Zen On Dirt

Little Elk Bermuda Triangle

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During our first week in Durango when we were ‘living’ up at the Hermosa campground (sleeping in the dirt, watching sunsets, shooting stars, and stick fire flames, LOVE!) Tim Lutz happened to drive into the campsite next to us, fairly late at night. In the morning, he told us of his tentative ride plans and took off down Hermosa Trail. 12 hours later, as it was starting to get dark, we started to wonder if we should get worried about him as there was no sign of his return. Just as we were starting to seriously ponder where he was, he emerged from the woods, wide-eyed, with stories of trying to find a trail, losing a trail, bushwhacking, climbing over ridges to get back to Hermosa, and water purifiers that didn’t work. That was our first introduction to Little Elk.

The other day, I texted Cat about getting some dinner. ‘Just got back from a big bike adventure. I’m starving’ came the reply. She also, had gotten epic’d on Little Elk.


I was intrigued. So two days later, after learning that Cat had the morning off and I had a much cherished ‘freebie day’ on the training plan, I sent the text: Little Elk tomorrow? River sitting this afternoon?

Scott did some preliminary preparation to increase our chances of success by doing a little Topofusion magic and drawing in what we saw of the trail from the satellite images. Some parts were…questionable. We had seven hours between our planned meeting at the trailhead and when Cat had to be back for work. What could possibly go wrong?


To summarize: We climbedclimbedclimbed. It pissed rain on us as we made our way along the ridge to Little Elk. We flew downhill until we got to the meadow where Cat had gotten lost. We found a trail. We lost a trail. We bushwhacked. following the general GPS track. We found the cabin and a clearly marked (and defined) trail and continued to fly downhill on one of the best descents I’ve ridden in D-town so far. Once at Hermosa Creek, we put Cat on the front and she drilled it back to the car with me holding on for dear life on each of the upsy-daisies. Six hours. Big adventure.

If you see this skull, you’ve gone the wrong way

As we were making our way down the bushwhack, it got me thinking: I have the best bike riding buddies, EVER! One of my first rides with Cat, we’d decided to go up to Scarp’s Ridge in CeeBee. I’d warned her that morning, looking at a map, ‘There’s going to be some hike-a-bike, is that okay?’ She looked at me like I was crazy. Cat is the goddess of hike-a-bike. And Scott…well, he thinks riding Oracle Ridge on the AZT route is ‘fun’. Fun if you thinking hiking a bike 3,000 feet down is a good time.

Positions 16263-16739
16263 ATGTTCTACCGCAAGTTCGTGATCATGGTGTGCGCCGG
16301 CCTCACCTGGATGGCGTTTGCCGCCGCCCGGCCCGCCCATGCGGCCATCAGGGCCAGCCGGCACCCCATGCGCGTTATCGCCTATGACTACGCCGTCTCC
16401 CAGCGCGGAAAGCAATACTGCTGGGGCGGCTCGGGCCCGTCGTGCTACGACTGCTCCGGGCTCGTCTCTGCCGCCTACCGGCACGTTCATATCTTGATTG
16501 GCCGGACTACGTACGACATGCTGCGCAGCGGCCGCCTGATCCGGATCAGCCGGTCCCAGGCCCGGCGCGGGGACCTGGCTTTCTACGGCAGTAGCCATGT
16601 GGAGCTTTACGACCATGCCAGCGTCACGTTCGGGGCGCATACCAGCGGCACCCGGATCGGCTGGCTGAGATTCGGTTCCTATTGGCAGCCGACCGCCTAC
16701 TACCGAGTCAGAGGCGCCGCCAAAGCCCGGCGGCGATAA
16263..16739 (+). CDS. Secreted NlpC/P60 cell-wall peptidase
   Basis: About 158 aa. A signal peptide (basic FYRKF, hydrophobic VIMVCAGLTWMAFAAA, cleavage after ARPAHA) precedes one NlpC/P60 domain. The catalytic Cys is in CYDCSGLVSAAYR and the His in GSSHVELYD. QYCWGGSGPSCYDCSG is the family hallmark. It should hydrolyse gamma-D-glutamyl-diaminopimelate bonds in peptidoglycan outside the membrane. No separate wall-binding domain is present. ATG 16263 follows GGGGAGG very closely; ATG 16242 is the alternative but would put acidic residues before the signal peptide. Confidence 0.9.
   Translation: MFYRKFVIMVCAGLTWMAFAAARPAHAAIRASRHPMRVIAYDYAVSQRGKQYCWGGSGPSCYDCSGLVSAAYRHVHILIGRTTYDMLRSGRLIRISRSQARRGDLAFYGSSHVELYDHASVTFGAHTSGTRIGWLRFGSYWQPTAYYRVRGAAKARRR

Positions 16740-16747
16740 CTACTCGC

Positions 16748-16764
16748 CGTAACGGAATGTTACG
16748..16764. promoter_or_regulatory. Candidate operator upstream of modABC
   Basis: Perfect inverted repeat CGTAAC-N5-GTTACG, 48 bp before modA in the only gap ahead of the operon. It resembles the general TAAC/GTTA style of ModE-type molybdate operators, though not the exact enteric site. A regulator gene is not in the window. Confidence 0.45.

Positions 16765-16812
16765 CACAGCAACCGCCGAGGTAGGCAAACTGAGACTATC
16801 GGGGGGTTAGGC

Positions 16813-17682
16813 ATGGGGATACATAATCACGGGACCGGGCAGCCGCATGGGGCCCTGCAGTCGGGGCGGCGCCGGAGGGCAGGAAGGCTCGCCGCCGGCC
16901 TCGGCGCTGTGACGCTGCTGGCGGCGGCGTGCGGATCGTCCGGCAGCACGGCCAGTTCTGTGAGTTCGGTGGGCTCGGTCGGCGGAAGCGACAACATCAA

Ummm…not really sure where the trail goes from here. C’mon GPS Man, do your magic!

There’s not many people I would con into trying to solve the Little Elk mystery, knowing that there was a greater than 50% chance we’d get epic’d, but Cat and Scott didn’t even take extensive convincing. And when we found ourselves in wet brush, dragging our bikes down towards the shiny roof of the cabin that we could see in the drainage, I knew no one would even flinch. I’ve taken other friends on rides like that…and had them never ride with me again.

The shortest distance between two points is a straight line.

I feel pretty stinkin’ lucky to have bike adventuring partners like these. Adventuring partners who are okay with the trail being sub-par as long as the adventure is good. Adventuring partners who are even more stoked when the adventure AND the trail is good, as it was in this case. I feel pretty lucky to be able to have the fitness, the happy joints, and the freedom to put together a ride like that, and really, in the end, be no worse for the wear aside from some tired legs for a couple of hours and some hunger that can be satiated with a Wahoo Fish Bowl from Zia.

Well, we found the trail. Eventually. Photo from Scott. 

We’re still not sure exactly where the trail goes. There are Strava files of one route, there’s local knowledge of another. We hit up portions of both and couldn’t follow either. I think in the end, we’ll just have to climb back up it and see where everything connects. But that’s an adventure for another day.


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